I knew this girl in middle school. I’ll call her Sam, but that isn’t her real name. Actually, to say I knew her is an overstatement. I knew of her. I shared classes with her. We walked the same halls, had the same classmates, took notes from the same teachers, navigated the same hell of middle school weird years–but I didn’t really know her. What I did know of this girl, is that it was safest to steer clear of her. I knew to keep my head down and veer to the other side of the hallway when I was in her path. I knew to give her space, don’t make waves, stay out of her way.
She was beautiful, this girl. Her long, straight blond locks hung halfway down her back and never was there a hair out of place. Her makeup was applied perfectly (quite a feat for an 8th grade girl before the birth of YouTube) and she was always impeccably dressed. She walked with her head tall and her eyes straight ahead. She was cool in the black-leather-jacket-cigarette-in-the-hand-chip-on-the-shoulder-Danny-Zuko-from-Greece way. If I stayed out of her way, I knew I would be fine. One wrong move, though? She could throw a punch that would have surprised Mike Tyson on his best day.
I did what I did best. I stayed out of her way.
There was this teacher in middle school. Mr. H, we called him. He was large and sweaty and loud. He breathed heavy and smelled as if he smoked a pack of Camel’s between each class period.
I was warned about him. Warned about how his anger ignited at the slightest indisgression–a sly look, speaking out of turn. Warned about the seeming permanent yellow stains that lived under the arms of the white short sleeve dress shirts he wore each day. Warned about the beads of sweat that made a home on his wrinkled brow and along his gray, thinning hairline.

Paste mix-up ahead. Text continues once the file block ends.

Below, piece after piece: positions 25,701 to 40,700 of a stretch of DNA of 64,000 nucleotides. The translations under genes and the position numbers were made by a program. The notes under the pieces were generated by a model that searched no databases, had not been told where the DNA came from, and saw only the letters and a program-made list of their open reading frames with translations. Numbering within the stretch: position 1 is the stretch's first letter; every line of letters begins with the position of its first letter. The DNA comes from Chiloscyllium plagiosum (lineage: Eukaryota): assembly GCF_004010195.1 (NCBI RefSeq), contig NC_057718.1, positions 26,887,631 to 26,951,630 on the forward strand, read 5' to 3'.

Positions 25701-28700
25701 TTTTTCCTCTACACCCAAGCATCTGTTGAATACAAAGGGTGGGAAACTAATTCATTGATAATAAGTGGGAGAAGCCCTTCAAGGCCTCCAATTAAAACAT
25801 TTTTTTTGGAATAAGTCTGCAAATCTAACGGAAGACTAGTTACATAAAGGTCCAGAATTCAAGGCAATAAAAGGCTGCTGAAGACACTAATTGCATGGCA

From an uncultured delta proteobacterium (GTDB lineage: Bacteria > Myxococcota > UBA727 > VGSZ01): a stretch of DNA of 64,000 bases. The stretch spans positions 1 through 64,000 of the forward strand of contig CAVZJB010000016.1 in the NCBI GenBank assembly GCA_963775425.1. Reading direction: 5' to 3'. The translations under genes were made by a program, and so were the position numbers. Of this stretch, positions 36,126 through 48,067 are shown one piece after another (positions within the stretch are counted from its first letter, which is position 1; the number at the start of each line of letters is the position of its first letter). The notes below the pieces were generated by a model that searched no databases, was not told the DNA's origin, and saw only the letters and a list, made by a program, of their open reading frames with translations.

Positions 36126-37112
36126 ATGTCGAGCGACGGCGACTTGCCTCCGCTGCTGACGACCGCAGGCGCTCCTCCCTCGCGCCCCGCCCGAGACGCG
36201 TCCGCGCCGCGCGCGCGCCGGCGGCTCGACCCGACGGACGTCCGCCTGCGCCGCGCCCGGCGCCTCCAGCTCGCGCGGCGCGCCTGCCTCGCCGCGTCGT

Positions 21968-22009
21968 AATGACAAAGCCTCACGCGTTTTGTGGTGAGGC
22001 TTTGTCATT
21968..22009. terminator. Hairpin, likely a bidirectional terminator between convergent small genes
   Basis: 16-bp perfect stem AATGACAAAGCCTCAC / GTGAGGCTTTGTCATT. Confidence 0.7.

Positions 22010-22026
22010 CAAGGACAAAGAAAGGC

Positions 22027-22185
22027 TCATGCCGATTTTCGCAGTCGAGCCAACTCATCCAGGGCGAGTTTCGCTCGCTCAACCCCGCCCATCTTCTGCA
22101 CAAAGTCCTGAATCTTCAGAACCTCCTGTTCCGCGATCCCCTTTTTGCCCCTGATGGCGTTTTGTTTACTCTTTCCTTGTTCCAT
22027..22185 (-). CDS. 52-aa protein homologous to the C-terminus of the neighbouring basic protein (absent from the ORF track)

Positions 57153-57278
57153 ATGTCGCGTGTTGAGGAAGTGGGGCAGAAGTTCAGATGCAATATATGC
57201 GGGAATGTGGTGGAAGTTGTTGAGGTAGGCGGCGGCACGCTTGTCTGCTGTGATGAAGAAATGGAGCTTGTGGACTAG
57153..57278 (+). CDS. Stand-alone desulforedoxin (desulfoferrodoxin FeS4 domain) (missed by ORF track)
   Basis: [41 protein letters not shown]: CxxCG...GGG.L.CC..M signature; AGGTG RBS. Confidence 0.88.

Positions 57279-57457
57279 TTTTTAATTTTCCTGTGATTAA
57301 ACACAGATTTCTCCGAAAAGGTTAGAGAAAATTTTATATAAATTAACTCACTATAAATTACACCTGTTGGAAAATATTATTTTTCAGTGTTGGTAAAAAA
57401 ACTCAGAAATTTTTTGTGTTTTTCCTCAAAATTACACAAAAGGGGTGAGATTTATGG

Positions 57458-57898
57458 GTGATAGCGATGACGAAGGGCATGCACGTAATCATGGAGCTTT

Keep your eyes down and do your work, I was cautioned by a few of his previous students–the freshman and sophomores who had already walked the Mr H road. You’ll be fine if you turn in your work and stay out of his way.
So that’s what I did. I did my work and I stayed out of his way.
An incident happened in the middle of my eighth grade year, in the middle of Mr. H’s class. I was sitting in the second seat of the row at the far side of the classroom, across the room from the door, directly next to the windows. Tyrone sat in the seat behind me, Mark was behind Tyrone. Mr. H stood as he always did, in front of the class–white shirt, yellow stains, sweaty brow, husky, smokers voice. My head was down, focused, listening, as was the way in his class and everything seemed normal–until it wasn’t. Suddenly, seemingly out of nowhere, a volcano erupted in the middle of the classroom.
To this day, I can’t remember what led to the disruption that day. Was Mr. H having a particularly bad day? Did ‘Sam’ provoke him? I have zero recollection of the details. What I do remember, though, is the yelling. The screaming. The angry red faces. I remember peeking out of the corner of my eye and seeing ‘Sam’ standing toe-to-toe, nose-to, nose with Mr. H.